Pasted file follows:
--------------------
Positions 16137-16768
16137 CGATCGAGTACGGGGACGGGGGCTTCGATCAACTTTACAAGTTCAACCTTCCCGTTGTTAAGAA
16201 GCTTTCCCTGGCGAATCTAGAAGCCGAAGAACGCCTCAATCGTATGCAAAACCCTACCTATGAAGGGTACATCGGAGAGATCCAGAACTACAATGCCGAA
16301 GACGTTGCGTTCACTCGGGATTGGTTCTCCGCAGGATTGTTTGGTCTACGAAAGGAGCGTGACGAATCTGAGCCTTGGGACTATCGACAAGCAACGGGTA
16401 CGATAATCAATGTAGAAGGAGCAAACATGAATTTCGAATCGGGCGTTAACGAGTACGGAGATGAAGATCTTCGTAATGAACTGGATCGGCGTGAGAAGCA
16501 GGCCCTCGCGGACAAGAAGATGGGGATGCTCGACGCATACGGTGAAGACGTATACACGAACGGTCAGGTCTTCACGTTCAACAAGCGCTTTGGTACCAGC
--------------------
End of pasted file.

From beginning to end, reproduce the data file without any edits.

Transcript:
Positions 16137-16768
16137 CGATCGAGTACGGGGACGGGGGCTTCGATCAACTTTACAAGTTCAACCTTCCCGTTGTTAAGAA
16201 GCTTTCCCTGGCGAATCTAGAAGCCGAAGAACGCCTCAATCGTATGCAAAACCCTACCTATGAAGGGTACATCGGAGAGATCCAGAACTACAATGCCGAA
16301 GACGTTGCGTTCACTCGGGATTGGTTCTCCGCAGGATTGTTTGGTCTACGAAAGGAGCGTGACGAATCTGAGCCTTGGGACTATCGACAAGCAACGGGTA
16401 CGATAATCAATGTAGAAGGAGCAAACATGAATTTCGAATCGGGCGTTAACGAGTACGGAGATGAAGATCTTCGTAATGAACTGGATCGGCGTGAGAAGCA
16501 GGCCCTCGCGGACAAGAAGATGGGGATGCTCGACGCATACGGTGAAGACGTATACACGAACGGTCAGGTCTTCACGTTCAACAAGCGCTTTGGTACCAGC